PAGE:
The Biden administration on Wednesday proposed new health privacy protections to prevent protected health information from being used to investigate or sue people who facilitate abortions.
The changes, put forth by the Department of Health and Human Services’ Office for Civil Rights, would bolster reproductive health care privacy.
Vice President Kamala Harris announced the new language, aimed at strengthening existing privacy rule protections under the Health Insurance Portability and Accountability Act of 1996, during a meeting with a task force on access to reproductive health care Wednesday afternoon. She was joined by Attorney General Merrick Garland and Health Secretary Xavier Becerra.
“We are looking at a situation in our country where health care providers, most of whom have had a calling to do the good and important work of taking care of other people, are in fear of losing their licenses and worse, even being prosecuted and criminalized for the work that they do,” Harris said.
She said an exception in HIPAA that allows law enforcement to access medical records posed a “real risk of damage to and attacks on patient privacy” in light of efforts in some states to criminalize health care providers and others who assist in providing abortions.
The meeting came after the latest setback to proponents of abortion rights: A federal judge in Texas appointed by former President Donald Trump issued a ruling last week that would suspend the Food and Drug Administration’s longtime approval of the abortion drug mifepristone. The Biden administration filed a request in a federal appeals court Monday to block the ruling.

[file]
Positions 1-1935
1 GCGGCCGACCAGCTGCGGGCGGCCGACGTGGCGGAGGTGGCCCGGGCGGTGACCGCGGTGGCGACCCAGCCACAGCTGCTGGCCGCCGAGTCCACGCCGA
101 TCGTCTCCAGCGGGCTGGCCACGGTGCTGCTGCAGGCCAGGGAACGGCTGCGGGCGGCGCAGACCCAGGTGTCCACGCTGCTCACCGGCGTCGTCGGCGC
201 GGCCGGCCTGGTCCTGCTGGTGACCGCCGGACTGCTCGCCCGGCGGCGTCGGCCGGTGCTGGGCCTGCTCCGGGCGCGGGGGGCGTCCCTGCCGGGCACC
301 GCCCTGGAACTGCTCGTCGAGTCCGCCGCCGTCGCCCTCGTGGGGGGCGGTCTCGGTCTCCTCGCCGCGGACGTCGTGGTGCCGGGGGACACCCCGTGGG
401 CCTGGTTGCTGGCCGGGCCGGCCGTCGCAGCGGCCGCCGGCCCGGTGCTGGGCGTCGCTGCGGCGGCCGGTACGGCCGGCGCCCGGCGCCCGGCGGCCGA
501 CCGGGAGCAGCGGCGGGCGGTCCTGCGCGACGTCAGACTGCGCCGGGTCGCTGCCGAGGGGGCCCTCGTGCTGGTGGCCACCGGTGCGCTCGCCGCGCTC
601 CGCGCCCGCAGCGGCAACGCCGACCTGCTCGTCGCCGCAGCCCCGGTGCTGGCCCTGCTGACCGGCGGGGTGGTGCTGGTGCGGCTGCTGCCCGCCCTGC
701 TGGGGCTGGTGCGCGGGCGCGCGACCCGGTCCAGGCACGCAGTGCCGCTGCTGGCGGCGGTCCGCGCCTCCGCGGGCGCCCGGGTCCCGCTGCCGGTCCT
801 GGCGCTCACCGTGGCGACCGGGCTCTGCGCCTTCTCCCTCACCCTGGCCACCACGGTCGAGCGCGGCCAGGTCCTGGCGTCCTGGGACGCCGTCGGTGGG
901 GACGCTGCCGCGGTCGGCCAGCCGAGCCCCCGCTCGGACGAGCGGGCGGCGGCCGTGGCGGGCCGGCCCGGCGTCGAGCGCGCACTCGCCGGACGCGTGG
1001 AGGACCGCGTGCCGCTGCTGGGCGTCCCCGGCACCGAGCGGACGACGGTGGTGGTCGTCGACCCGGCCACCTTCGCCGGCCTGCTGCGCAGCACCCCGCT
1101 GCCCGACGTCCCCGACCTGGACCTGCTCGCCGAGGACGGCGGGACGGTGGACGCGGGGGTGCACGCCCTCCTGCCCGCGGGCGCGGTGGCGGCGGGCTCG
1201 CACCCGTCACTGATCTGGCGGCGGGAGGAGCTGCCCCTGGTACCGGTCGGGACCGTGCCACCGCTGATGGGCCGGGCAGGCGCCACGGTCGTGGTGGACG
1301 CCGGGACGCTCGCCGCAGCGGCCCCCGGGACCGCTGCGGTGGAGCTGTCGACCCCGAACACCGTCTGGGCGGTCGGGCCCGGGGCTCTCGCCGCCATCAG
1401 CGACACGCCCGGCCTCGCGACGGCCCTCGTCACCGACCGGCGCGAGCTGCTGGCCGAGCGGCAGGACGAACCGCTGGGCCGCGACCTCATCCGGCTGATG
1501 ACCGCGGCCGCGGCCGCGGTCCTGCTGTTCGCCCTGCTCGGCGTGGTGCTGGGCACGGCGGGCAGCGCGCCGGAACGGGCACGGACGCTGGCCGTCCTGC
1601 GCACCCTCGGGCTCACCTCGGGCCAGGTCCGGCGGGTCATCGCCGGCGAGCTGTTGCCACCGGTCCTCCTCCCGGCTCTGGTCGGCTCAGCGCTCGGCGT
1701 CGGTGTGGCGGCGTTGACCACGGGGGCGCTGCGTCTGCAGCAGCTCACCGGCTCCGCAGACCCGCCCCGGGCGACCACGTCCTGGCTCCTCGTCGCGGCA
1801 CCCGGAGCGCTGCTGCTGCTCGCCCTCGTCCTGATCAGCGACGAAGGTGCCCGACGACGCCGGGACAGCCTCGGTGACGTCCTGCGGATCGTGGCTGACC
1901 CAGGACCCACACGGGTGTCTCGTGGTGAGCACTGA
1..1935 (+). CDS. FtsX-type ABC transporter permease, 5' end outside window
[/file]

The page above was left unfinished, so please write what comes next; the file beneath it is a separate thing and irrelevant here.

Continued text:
Before speaking about the administration’s medical privacy proposal, Harris blasted the judge’s ruling as “attacking the very credibility of the FDA,” with sweeping ramifications on the integrity of the country’s health care delivery systems.
The HHS proposal centers on barring using or disclosing protected health information that could be used to identify, investigate, prosecute or sue people, health care providers and others involved in seeking or providing abortion care.
“We believe that this rule will assure that doctors, other health care providers and health plans will not be disclosing individuals’ protected health information, including information related to reproductive health care under certain circumstances,” Becerra said on Wednesday.
States like Louisiana, Oklahoma and Texas allow lawsuits against people who help facilitate abortions within their borders. Opponents of the laws have raised concerns about how sensitive medical information is disclosed in those situations. Idaho last week became the first state to criminalize assisting with out-of-state abortions.
In a document outlining its proposal, the White House said taking steps to protect sensitive health information had taken on “renewed importance” in light of such efforts.
The proposed rule would continue to allow a regulated entity such as a health insurance company or provider to use or disclose protected health information “for permissible purposes” under the privacy rule, a senior administration official said.
But such a request would not be allowed when its primary purpose is to investigate or impose liability on any person for seeking or facilitating lawful reproductive care.